I wanted to buy a face cream. A little treat to help with the winter flaking. I went to my favourite drug store.
Twenty minutes in I was standing stupefied before a dazzling array of lotions and potions.
Do I need the revitalizing lift serum?
If I buy the rejuvenating mask for my cheeks do I also need to get the under eye brightening treatment?
The 8 in 1 miracle drops promise sculpting, firming, and toning. Is it a face cream or a gym membership?
Why do I need a day cream for day, and a night cream for night? What will happen if I wear the night cream at day, or the day cream at night? Will my face get confused and fall asleep at the wrong times?
What if I plump up my lips with the lip plumper but then my chin looks droopy? Should I also get the hydraulic acid peel to exfoliate away the years of skin cell build up? (I know that the word is not hydraulic. It is hyaluronic.)
The packages are big and bright, sweet candies, fly lures to the trout.
The bottles within are tiny, all sparkling glass. You can’t see inside, but there must be a Genie in there ready to grant wishes.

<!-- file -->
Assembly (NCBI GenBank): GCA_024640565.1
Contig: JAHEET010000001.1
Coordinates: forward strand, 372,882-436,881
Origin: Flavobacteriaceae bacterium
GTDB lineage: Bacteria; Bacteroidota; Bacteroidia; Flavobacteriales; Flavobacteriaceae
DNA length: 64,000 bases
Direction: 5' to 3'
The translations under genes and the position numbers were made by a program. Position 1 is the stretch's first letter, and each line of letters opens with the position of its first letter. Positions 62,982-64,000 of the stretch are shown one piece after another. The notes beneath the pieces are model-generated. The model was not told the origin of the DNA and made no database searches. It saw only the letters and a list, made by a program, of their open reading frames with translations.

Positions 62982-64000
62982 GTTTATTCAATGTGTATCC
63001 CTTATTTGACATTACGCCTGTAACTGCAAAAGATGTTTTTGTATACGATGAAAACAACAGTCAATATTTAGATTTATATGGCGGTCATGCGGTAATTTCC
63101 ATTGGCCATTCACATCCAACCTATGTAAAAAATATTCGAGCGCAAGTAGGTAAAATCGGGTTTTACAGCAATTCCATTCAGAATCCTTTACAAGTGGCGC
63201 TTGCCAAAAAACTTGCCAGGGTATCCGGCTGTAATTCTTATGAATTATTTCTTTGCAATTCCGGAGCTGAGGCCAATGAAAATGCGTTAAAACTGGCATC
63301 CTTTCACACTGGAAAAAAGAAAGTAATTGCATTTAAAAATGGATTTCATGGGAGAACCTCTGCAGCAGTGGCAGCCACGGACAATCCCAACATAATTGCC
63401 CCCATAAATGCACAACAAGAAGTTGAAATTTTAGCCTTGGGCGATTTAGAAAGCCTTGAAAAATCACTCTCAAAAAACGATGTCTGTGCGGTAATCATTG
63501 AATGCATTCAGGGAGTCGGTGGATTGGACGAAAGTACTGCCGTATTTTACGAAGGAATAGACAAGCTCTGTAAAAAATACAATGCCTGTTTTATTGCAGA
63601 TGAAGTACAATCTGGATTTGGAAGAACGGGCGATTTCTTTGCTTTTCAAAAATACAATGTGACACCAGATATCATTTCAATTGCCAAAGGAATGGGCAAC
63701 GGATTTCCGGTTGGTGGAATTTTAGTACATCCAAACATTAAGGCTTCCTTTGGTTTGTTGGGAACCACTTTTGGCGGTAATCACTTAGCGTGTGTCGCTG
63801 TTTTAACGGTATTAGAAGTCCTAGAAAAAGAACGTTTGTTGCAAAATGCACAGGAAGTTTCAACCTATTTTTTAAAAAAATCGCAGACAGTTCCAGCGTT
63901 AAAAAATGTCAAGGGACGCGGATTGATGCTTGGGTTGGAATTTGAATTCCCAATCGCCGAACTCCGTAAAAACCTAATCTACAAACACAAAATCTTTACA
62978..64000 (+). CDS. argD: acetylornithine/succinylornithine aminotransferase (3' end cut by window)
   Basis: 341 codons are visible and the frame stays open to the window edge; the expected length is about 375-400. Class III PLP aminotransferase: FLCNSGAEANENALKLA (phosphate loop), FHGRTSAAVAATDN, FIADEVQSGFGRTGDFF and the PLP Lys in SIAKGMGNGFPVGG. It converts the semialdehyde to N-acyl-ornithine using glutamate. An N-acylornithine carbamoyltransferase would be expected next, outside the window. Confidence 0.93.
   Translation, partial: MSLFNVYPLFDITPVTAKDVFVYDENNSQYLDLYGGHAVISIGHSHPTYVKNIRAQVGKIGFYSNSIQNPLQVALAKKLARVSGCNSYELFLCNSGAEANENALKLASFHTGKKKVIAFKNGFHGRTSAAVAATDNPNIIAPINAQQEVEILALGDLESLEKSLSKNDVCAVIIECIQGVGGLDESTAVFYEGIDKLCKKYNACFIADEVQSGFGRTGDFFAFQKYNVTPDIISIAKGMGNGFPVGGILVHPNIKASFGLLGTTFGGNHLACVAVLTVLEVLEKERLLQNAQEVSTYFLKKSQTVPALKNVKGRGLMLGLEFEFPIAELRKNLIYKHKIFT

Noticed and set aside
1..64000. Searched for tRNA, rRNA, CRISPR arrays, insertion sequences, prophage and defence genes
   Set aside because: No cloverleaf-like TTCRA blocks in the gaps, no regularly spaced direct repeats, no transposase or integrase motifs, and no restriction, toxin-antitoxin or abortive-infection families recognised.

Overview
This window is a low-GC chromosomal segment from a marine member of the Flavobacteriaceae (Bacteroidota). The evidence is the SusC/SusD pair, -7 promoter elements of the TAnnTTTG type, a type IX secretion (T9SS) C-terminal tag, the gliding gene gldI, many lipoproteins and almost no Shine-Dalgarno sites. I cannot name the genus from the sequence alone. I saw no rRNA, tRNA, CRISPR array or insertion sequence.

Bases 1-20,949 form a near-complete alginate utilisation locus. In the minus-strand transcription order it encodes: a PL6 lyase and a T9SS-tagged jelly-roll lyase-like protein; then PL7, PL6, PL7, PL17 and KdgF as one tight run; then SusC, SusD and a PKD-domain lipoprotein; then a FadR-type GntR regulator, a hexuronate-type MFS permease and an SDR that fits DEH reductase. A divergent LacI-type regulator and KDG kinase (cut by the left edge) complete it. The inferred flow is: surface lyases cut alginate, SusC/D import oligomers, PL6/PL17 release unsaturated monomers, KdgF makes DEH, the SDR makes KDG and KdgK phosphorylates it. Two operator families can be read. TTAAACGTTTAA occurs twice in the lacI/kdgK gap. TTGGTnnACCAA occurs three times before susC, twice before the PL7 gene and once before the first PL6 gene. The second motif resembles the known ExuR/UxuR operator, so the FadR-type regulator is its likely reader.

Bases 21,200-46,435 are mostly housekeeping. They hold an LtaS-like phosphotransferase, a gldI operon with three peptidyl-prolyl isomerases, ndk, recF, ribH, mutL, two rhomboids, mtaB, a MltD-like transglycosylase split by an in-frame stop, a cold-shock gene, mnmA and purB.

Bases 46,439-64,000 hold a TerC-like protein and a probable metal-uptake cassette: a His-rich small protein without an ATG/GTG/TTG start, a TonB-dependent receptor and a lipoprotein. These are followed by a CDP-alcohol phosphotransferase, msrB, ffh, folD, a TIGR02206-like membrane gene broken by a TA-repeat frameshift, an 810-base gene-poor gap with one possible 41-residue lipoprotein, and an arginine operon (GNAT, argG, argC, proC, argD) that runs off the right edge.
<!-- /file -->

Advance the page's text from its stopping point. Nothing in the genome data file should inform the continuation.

Dot it on. Dot dot dot.
Pat it on. Pat pat pat.
Never rub it in, but gently massage it upwards in gentle strokes.
Food has expiry dates but face creams do not. Maybe if I eat the face cream?
The eager cosmetic consultant says: You’ve got a little bit of creepiness going on there.
I think she means I looked creepy, stalking the aisles. Which I am. Stocking cap hiding messy hair. Baggy bum gym pants. I can’t remember if I washed my face yet today.
She says: No, crêpey. A bit of Crêpe.
Oh, I say. Like a French Crêpe? Should I get some maple syrup?
She doesn’t laugh. You’ve got wattle.
Like turkey wattle.
And you’ll want this for your crow’s feet.
I like crows. They are magic.
You’ve got marionette lines. And you’ll want a brightener for that, she says, pointing to a freckle I’ve had since I was a kid.
No, that’s an age spot.
It used to be a freckle.
Now it’s an age spot.
She wanders away to get me some free samples. I look in the giant rotating mirror they’ve got at the cosmetics counter. It is a magnifying glass of the same strength NASA uses to find new planets. I look distorted. My pores are craters worthy of a moonscape. A solitary wispy hair is growing out of my chin.
I take off my glasses. Suddenly I look so much better. Plus, I smile. Instant face lift.
When I add up the cost of all those face creams, it comes to the same amount, roughly, as half a year’s worth of wine.
Home now, with the wine. And some waffles. No crêpes. Or creeps.